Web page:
case "latitude":
                                Latitude = documentElement.ChildNodes[i].InnerText;
                                break;

                            case "longitude":
                                Longitude = documentElement.ChildNodes[i].InnerText;
                                break;

                            case "timezone":
                                TimeZone = documentElement.ChildNodes[i].InnerText;
                                break;

                            case "certainty":
                                Certainty = documentElement.ChildNodes[i].InnerText;
                                break;
                        }
                    }
                }
            }
        }
        catch (Exception) { }

I traversed through each node and save the response data in a variable I have already declared in my program using a switch case. Once all the response has been assigned to the variable save the response to the database.

try
        {
            using (SqlConnection con = new SqlConnection("context connection=true"))
            {
                string strSQL = "INSERT INTO IPTrack values ('" + IPAddress + "','" + LocationCode + "','" + FIPS104 + "','" + ISO2 + "','" + ISO3 + "','" + ISON + "','" + Internet + "','" + CountryID + "','" + Country +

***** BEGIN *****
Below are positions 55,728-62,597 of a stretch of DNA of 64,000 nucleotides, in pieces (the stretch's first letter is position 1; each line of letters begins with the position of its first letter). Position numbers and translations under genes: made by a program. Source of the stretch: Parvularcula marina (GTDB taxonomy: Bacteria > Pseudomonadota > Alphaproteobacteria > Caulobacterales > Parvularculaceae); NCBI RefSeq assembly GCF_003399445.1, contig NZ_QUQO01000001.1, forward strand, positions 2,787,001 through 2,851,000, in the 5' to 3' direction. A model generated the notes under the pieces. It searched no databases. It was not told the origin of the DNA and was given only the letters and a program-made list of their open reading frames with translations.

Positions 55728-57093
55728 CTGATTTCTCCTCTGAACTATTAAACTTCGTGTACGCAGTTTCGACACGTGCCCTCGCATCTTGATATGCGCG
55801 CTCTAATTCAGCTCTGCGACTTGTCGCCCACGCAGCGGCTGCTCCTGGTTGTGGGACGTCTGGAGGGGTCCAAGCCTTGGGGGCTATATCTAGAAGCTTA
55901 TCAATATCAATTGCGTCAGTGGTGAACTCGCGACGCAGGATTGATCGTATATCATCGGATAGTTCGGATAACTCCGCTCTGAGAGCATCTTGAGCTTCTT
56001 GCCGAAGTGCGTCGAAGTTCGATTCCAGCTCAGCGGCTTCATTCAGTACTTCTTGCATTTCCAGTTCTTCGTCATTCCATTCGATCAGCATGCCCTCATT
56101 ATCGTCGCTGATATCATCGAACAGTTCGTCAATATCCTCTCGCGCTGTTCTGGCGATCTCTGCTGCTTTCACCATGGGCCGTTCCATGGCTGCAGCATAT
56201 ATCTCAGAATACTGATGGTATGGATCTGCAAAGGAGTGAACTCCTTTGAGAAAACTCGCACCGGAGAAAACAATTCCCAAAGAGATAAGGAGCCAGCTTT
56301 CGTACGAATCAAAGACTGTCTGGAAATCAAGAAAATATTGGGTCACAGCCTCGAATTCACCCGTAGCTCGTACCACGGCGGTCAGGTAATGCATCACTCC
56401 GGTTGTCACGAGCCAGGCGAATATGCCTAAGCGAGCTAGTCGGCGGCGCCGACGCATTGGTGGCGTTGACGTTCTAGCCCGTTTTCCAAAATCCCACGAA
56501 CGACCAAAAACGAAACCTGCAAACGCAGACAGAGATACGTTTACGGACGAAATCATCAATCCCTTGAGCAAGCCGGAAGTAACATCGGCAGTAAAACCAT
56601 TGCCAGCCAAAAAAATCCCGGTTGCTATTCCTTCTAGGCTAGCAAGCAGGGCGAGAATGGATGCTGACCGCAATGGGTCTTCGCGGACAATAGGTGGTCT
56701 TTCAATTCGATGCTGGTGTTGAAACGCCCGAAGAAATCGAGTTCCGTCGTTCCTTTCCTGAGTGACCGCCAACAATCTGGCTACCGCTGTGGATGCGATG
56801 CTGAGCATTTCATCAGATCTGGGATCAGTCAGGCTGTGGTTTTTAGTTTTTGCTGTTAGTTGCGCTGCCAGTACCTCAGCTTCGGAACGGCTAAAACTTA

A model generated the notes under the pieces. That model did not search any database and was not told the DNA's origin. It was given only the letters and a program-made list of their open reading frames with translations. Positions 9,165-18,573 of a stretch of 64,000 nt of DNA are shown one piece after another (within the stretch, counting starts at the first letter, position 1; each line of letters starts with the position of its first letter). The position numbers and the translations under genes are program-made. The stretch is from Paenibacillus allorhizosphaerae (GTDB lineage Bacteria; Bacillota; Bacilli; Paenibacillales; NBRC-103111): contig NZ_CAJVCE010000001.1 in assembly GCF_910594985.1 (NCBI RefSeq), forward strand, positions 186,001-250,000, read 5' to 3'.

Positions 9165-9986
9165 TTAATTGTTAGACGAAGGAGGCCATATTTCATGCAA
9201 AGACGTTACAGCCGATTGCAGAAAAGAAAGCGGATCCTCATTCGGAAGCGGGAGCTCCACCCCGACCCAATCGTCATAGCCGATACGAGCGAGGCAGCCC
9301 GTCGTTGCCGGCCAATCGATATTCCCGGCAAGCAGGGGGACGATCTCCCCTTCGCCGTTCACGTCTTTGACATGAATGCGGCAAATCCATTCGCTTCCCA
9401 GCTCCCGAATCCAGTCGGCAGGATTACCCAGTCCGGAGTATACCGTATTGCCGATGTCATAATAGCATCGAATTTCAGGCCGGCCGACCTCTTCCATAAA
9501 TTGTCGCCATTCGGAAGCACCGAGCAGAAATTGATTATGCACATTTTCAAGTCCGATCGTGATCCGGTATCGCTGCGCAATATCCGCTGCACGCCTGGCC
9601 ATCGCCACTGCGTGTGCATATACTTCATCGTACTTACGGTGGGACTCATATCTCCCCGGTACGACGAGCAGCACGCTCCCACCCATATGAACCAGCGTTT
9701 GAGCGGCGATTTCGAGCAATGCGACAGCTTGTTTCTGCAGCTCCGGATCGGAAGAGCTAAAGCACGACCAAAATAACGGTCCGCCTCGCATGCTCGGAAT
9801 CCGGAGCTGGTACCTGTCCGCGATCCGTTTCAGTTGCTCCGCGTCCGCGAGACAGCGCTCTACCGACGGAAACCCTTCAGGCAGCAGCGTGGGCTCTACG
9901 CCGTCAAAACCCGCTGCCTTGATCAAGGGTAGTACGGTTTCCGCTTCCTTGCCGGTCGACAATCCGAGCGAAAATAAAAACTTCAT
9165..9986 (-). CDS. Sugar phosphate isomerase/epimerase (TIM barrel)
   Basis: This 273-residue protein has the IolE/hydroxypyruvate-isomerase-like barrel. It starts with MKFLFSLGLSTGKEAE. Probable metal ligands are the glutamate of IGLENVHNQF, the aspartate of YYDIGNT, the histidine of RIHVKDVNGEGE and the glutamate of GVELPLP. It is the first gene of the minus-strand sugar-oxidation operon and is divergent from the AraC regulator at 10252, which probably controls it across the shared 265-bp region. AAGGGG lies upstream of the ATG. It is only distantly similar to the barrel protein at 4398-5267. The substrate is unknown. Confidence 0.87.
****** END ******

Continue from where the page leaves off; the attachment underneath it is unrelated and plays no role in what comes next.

"','" + RegionID + "','" + Region + "','" + RegionCode + "','" + Admn1Code + "','" + CityID + "','" + City + "','" + Latitude + "','" + Longitude + "','" + TimeZone + "','" + Certainty + "')";
                SqlCommand cmd = new SqlCommand(strSQL, con);
                //SqlContext.Pipe.ExecuteAndSend(cmd);
                con.Open();
                SqlContext.Pipe.ExecuteAndSend(cmd);
                //cmd.ExecuteNonQuery();
            }
        }
        catch (Exception) { }
    }

Build you project and you will see a DLL file in your debug/release folder. But this will not work. You will still have to set some permission level to assembly and to SQL Server database.

Set Assembly Permissions

Before you build the final version of the assembly go the project properties and set the permissions as shown below.

Under Build select option for Generate Serialization Assembly to On.

Under Database select Permission Level to Unsafe

SQL Server Permissions

If you find problems while deploying your assembly, then make sure you have CLR enabled and set the Trustworthy property for the database to ON.